Liao said, "The king of Ch'in 4 has a high nose, long eyes, the 

chest of a vulture, the voice of a jackal, the look of a tiger, and 

the heart of a wolf. He knows no kindness. As long as he is 

hard up, he is condescending, but, when he has got what he wanted, 

he despises men. I am a simple citizen, yet he always treats me 

with great condescension. Should I really serve the king of Ch'in, 

he would gain his ends, and the whole world would be robbed. 

I can have no dealings with him." Thus he went away. 5 


Fan Li and Wei Liao correctly determined future events by 

observing the outward signs of character. Things really happened, 

as they had foretold from the features. It is evident, therefore, 

that character and destiny are attached to the body. 


The instances quoted in the popular literature are universally 

regarded as true. Besides there are a great many cases in olden 

and modern times not much heard of, which are all well founded. 

The spirit comes from heaven, the body grows on earth. By 

studying the body on earth one becomes cognizant of the fate in 

heaven, and gets the real truth. 


Confucius is reported to have examined T'an T'ai Tse Yü, 6 and 

T'ang Chü 7 to have divined for T'sai Tsê, 8 and that both of them 

were mistaken. Where did their error come from? The signs were 

hidden and too delicate. The examination may have for its object 

the interior or the exterior, the body or the voice. Looking at 

the outside, one perhaps misses the inside, and occupied with the 

body, one forgets the voice. 


When Confucius came to Chêng,9 he lost his disciples. He stood 

by himself near the east gate of Cheng. Some man of Chêng asked 

Tse Kung 10 saying: — "There is a man near the east gate with a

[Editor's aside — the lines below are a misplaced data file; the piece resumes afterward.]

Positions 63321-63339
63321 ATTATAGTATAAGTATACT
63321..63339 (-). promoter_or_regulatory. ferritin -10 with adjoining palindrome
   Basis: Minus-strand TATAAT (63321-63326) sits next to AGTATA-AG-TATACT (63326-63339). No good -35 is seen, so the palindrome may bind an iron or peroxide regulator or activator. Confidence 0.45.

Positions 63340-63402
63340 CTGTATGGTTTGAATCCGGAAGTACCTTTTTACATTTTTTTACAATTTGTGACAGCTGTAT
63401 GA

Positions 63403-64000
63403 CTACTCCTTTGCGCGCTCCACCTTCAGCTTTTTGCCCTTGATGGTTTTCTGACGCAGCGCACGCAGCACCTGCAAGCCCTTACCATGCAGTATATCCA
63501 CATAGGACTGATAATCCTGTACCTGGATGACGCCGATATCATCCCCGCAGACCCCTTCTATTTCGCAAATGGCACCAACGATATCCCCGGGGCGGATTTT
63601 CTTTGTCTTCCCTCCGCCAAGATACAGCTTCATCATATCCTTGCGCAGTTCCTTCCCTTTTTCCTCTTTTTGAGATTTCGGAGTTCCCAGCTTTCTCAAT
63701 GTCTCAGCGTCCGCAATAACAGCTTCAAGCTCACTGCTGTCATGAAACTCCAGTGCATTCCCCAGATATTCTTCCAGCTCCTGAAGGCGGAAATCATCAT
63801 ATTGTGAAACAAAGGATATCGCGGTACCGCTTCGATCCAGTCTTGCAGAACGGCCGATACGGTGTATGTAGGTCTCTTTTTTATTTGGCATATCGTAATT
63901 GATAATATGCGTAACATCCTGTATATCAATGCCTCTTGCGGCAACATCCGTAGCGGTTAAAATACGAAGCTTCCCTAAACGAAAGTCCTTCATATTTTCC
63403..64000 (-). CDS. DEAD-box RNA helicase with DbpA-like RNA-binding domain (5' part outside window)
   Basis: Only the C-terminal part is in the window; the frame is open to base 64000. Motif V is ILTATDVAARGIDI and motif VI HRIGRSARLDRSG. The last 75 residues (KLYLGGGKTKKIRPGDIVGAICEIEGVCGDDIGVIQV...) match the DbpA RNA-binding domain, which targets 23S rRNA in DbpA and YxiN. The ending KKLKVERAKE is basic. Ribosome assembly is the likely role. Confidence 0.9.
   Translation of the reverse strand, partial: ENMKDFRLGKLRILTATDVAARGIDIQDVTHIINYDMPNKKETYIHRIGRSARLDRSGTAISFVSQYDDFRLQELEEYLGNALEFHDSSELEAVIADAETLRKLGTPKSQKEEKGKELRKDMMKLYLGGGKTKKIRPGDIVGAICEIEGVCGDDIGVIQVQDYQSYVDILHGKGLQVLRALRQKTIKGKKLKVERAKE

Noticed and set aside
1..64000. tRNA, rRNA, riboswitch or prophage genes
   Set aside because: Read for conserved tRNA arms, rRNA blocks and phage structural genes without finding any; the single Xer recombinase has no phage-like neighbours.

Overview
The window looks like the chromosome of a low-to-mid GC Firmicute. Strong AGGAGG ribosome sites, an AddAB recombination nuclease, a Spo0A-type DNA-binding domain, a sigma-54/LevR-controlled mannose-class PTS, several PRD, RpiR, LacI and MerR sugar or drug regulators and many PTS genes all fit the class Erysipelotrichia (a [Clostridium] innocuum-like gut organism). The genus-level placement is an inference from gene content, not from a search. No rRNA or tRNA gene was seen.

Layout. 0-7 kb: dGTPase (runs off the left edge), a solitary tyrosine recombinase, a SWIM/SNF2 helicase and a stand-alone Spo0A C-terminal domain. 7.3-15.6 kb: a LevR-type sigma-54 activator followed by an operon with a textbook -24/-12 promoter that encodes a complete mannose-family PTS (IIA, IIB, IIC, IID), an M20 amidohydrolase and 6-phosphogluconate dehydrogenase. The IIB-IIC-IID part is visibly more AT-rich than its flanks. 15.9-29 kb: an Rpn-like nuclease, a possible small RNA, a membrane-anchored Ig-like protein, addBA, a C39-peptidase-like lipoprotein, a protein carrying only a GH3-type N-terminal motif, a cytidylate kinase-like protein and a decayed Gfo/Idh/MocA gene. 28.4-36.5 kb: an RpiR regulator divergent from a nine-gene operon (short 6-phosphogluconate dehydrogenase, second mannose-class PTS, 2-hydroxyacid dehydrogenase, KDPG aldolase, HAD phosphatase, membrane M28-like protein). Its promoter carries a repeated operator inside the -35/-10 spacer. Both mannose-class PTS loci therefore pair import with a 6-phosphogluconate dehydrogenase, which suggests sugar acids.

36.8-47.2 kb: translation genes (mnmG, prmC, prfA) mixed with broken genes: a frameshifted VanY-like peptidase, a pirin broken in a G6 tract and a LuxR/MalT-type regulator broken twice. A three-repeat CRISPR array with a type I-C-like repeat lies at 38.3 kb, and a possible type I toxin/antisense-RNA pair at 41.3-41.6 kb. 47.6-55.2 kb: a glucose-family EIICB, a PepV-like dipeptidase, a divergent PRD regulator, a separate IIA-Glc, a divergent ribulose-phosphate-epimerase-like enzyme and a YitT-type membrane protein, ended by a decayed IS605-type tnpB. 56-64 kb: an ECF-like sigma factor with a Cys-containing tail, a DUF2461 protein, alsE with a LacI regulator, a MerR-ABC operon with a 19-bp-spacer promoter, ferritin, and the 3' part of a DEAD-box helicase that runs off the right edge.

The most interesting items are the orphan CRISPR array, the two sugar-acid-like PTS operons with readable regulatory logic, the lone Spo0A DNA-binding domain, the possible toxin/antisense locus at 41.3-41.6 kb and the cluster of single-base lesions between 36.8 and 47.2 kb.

1 Wei Liao wrote a work on the art of war. 


2 An ancient name of K'ai-feng-fu. 


3 The first emperor of the Ch'in dynasty 221-209 b.c. 


4 Shih Huang Ti's kingdom in Shensi. 


5 Quoted in an abridged form from the Shi-chi chap. 6, p. 6 seq. 


6 A disciple of Confucius, extremely ugly, but very talented. Cf. Analects VI, 12. 


7 A famous physiognomist 3rd cent. b.c. 


8 A native of Yen, who first studied physiognomy with T'ang Chü and later 

on was appointed minister by King Ch'ao Hsiang of Ch'in (305-249 B.C.). 


9 In Honan. 


10 A disciple of Confucius. 




312 Lun-hêng: C. Physical, 


head like that of Yao, a neck like that of Kao Yao, and shoulders 

resembling those of Tse Ch'an. 1 But from his waist downward he 

is by three inches shorter than Yü. He is worn out like a stray 

dog." Tse Kung informed Confucius. Confucius laughed heartily and 

said, " My appearance, never mind, but like a stray dog ! just so, 

just so." 2 


In the matter of Confucius' appearance the man of Chêng was 

wrong. He was not clever, and his method was very superficial. 

Confucius made a mistake with Tse Yü, and T'ang Chü was in the 

wrong with T'sai Tsê, as the man of Chêng in looking at Confucius 

did not apprehend his real appearance. Judging from his mien 

Confucius was deceived with Tse Yü, and going by words he was 

in error in regard of Tsai Yü. 3




1 The appellation of Kung Sun Ch'iao, a famous minister of the Chêng State 

in the 6th cent. b.c. 


2 A quotation from Shi-chi chap. 47, p. 12 v. Qi. Legge, Analects, Prolegomena p. 78. 


3 One of the disciples of Confucius, whose character was not quite on a level 

with his fluency of speech, wherefore the Master said of him, " In choosing a man 

for his gift of speech, I have failed as regards Tsai Fü."